• If the result value is PRIVACY_PRIVILEGE_MANAGER_CHECK_RESULT_DENY, the application is not allowed to perform operations related to the privilege. Any attempt to use such functionality without the user's consent fails. Usually, this means that invoking any API function that involves the privilege results in an error.
                  case PRIVACY_PRIVILEGE_MANAGER_CHECK_RESULT_DENY:
                      /* Show a message and terminate the application */
                      break;
      
    • If the result value is PRIVACY_PRIVILEGE_MANAGER_CHECK_RESULT_ASK, the application must request permission from the user with the ppm_request_permission() function, which displays a dialog box. You can pass user data as the third parameter of the function, as a pointer to an application context instance. When the user makes a decision, a callback defined as the second parameter is invoked.

      The dialog box asking for user permission is shown only if the ppm_request_permission() function returns without an error.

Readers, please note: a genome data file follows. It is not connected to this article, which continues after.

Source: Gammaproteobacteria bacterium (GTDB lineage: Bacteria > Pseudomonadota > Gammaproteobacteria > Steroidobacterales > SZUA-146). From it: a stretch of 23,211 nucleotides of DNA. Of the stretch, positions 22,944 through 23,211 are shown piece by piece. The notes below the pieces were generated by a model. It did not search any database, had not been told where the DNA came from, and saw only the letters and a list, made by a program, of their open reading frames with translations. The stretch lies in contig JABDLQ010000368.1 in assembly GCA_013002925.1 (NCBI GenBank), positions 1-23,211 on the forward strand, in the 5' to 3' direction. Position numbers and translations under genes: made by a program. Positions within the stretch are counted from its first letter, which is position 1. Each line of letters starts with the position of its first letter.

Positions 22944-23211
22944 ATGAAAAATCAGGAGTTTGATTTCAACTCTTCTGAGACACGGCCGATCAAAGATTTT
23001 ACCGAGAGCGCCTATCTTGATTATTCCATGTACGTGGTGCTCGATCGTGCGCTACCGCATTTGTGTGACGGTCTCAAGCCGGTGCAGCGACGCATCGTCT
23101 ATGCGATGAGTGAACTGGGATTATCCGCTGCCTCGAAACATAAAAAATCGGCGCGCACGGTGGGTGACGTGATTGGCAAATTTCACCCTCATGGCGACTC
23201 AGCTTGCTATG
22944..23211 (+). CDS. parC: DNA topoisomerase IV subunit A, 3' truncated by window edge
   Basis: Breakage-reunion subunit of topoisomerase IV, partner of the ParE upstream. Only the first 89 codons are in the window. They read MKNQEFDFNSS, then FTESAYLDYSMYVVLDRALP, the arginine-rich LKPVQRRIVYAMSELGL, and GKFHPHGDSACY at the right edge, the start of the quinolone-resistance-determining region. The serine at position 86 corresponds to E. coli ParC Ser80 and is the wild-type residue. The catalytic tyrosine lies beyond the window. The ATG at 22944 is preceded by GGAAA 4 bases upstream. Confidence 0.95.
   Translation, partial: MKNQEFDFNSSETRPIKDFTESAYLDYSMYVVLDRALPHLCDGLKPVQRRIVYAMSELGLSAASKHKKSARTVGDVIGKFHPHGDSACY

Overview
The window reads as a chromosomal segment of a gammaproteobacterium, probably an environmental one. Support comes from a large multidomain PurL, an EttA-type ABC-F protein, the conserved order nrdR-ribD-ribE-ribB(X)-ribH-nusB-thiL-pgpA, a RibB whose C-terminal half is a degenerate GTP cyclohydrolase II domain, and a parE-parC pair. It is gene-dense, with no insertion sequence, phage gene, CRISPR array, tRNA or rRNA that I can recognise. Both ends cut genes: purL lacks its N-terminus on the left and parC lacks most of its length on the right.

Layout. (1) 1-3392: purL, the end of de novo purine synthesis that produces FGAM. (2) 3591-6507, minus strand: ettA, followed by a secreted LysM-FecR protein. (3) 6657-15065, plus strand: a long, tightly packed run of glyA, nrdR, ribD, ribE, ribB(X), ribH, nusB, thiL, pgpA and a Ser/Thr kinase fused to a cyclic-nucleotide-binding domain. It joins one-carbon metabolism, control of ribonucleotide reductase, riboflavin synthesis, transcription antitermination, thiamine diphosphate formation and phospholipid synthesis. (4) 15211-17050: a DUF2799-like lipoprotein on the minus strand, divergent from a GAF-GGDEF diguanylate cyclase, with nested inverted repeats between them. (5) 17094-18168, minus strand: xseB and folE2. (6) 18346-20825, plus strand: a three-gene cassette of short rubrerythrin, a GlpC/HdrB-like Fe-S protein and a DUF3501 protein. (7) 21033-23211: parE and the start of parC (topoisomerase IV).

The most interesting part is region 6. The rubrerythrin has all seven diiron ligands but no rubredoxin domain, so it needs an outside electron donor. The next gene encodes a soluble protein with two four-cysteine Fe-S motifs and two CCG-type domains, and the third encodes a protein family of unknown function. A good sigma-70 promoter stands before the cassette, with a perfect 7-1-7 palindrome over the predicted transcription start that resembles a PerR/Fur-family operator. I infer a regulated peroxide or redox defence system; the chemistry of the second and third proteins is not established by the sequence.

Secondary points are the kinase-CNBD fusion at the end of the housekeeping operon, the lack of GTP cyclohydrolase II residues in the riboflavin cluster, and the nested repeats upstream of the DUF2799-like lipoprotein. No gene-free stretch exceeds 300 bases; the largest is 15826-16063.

case PRIVACY_PRIVILEGE_MANAGER_CHECK_RESULT_ASK:
                      ret = ppm_request_permission(privilege, app_request_response_cb, NULL);
                      /* Log and handle errors */
                      break;
              }
          }
          else {
              /* ret != PRIVACY_PRIVILEGE_MANAGER_ERROR_NONE */
              /* Handle errors */
          }
      }
      
  3. If you need to request user permission, handle the user decision within the callback.

    The user decision is returned in the callback as a value of the ppm_request_result_e enumeration (in mobile and wearable applications).

    void
    app_request_response_cb(ppm_call_cause_e cause, ppm_request_result_e result,
                                 const char *privilege, void *user_data)
    {
        if (cause == PRIVACY_PRIVILEGE_MANAGER_CALL_CAUSE_ERROR) {
            /* Log and handle errors */
    
            return;
        }
    
        switch (result) {